Avoiding unpleasant surprises
Every documentary producer tries to be prepared for every contingency and potential problem – they want to finish their production on-time and on-budget, at the desired quality level. So it can be especially disconcerting to run into issues at the very end of a project. Here are a few suggestions for avoiding unpleasant surprises with a financial impact:
File your personal tax return
Failure to file your personal provincial income tax return may prompt Revenu Québec to reject the production company’s tax credit claim.
File the production company’s tax returns on time
Filing the production company’s provincial tax return more than 18 months after the end of the fiscal year will lead to loss of the provincial tax credit allowable for costs incurred during this period.
Neglecting to claim tax credits as soon as possible may lead to higher borrowing costs by delaying the repayment of loans, if any.
Lastly, filing tax returns after the usual six-month window may lead Revenu Québec to withhold sales tax reimbursements.
Pay as many expenses as possible before filing the company’s taxes
At the provincial level, expenses must be paid before you file the tax return. Failure to pay significant expenses will lead to a one-year delay in tax credit refunds.
Federally, expenses must be booked and wages paid no more than 60 days after the end of the fiscal year.
Hire enough people to maximize tax credits
A mistake in calculating eligible labour costs may reduce the tax credits you can claim. Common errors include mistakenly treating wages paid to non-profit organizations as eligible for federal tax credits, failure to account for a subcontractor’s primary activities when calculating eligible labour costs, or claiming labour costs for deferred expenses.
Conversely, producers sometimes neglect to file a provincial claim for wages paid to unincorporated foreign individuals or do not claim provincial credits for post-production work paid to broadcasters.
Here are some common mistakes to avoid
Maximizing tax credits
Mistakenly considering, or forgetting to consider, offsetting items when calculating tax credits.
Not considering the provincial tax credit rate for special effects and computer animation.
Not considering the provincial tax credit rate for certain productions without government support.
Mistakenly claiming ineligible expenses such as advertising, distribution expenses, website production costs and others.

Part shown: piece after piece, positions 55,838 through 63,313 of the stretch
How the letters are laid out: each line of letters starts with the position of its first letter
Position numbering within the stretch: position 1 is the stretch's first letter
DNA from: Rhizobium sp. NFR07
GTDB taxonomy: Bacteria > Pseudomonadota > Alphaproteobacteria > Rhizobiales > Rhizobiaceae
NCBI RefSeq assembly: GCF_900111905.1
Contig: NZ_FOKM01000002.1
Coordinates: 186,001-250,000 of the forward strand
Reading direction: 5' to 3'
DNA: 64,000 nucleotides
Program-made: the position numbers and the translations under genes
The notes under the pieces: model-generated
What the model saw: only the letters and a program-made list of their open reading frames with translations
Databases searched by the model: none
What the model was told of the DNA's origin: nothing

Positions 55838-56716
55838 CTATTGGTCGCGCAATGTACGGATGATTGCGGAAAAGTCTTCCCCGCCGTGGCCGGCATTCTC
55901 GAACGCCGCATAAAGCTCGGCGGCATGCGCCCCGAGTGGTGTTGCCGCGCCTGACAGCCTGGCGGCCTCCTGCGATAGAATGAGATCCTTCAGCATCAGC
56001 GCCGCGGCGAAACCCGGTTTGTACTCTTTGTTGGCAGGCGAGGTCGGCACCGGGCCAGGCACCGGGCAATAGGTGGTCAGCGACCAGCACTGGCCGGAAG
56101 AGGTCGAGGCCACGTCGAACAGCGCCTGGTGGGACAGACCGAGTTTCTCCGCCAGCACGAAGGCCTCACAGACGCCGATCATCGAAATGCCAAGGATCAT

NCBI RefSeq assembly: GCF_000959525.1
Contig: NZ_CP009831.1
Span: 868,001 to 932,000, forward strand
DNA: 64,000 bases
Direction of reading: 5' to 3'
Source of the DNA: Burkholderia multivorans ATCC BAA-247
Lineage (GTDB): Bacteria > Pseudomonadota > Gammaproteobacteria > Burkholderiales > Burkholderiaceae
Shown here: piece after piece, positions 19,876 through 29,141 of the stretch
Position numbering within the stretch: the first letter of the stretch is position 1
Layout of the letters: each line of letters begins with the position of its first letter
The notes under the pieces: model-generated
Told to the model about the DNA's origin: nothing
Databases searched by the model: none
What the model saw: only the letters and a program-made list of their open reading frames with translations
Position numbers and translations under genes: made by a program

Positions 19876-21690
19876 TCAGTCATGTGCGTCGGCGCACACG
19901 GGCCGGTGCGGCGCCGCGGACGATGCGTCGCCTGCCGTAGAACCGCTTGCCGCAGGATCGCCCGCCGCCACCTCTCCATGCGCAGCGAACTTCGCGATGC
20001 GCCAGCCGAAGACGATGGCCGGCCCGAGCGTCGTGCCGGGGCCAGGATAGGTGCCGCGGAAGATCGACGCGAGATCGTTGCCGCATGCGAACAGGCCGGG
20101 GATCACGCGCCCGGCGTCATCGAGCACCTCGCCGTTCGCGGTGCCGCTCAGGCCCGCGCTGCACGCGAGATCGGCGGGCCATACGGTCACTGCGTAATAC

Miscalculating meal expenses in reducing the calculated federal tax credit by omitting items or subtracting too many.
Neglecting to submit the required forms.
In case of a discrepancy, failing to appeal within 90 days of receiving the notice of assessment.
Not claiming federal tax credits each year starting from the fiscal year in which principal filming began (or, at the provincial level, submitting the application for advance ruling) and attempting to combine several late years.
Not adequately amortizing productions by neglecting to account for net distribution revenues in calculating the capital cost allowance.
If applicable, not claiming investment tax credits for which companies may be eligible.
When applying for an advance ruling, neglecting to maximize planned regional labour.
Forgetting to enclose the SODEC certificate (or neglecting to ask for the certificate).
Failing to follow the rules regarding 75% Quebec or Canadian costs.
Learning late that the production is excluded and will not be eligible for any tax credits.
Mishandling inter-company advances, which could be deemed by tax authorities to be outstanding aid.
Failure to claim final certifications on time.
Filming at widely separated dates, resulting in the loss of potential tax credits on initial expenses or exceeding the allowable time.
Claiming tax credits for unpaid expenses, or paying expenses but not claiming tax credits.
Failing to send the Canada Revenue Agency the Waiver in respect of the normal reassessment period or extended reassessment period (T2029) when there is a delay in obtaining Part B.
Not securing an exhibitor or distributor in order to be eligible for tax credits.
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